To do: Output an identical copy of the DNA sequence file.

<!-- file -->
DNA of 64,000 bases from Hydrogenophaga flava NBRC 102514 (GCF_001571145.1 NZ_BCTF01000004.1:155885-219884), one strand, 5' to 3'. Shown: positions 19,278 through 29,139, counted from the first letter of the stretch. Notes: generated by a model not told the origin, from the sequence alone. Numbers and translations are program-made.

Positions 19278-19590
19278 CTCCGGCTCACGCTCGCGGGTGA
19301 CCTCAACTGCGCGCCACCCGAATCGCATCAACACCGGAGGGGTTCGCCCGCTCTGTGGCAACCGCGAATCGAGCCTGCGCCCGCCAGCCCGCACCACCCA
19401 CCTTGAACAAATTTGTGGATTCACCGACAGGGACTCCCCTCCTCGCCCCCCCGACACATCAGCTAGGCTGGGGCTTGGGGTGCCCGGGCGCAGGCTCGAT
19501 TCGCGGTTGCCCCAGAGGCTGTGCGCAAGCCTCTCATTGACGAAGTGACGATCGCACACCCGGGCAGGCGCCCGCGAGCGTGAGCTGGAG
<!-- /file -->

DNA of 64,000 bases from Hydrogenophaga flava NBRC 102514 (GCF_001571145.1 NZ_BCTF01000004.1:155885-219884), one strand, 5' to 3'. Shown: positions 19,278 through 29,139, counted from the first letter of the stretch. Notes: generated by a model not told the origin, from the sequence alone. Numbers and translations are program-made.

Positions 19278-19590
19278 CTCCGGCTCACGCTCGCGGGTGA
19301 CCTCAACTGCGCGCCACCCGAATCGCATCAACACCGGAGGGGTTCGCCCGCTCTGTGGCAACCGCGAATCGAGCCTGCGCCCGCCAGCCCGCACCACCCA
19401 CCTTGAACAAATTTGTGGATTCACCGACAGGGACTCCCCTCCTCGCCCCCCCGACACATCAGCTAGGCTGGGGCTTGGGGTGCCCGGGCGCAGGCTCGAT
19501 TCGCGGTTGCCCCAGAGGCTGTGCGCAAGCCTCTCATTGACGAAGTGACGATCGCACACCCGGGCAGGCGCCCGCGAGCGTGAGCTGGAG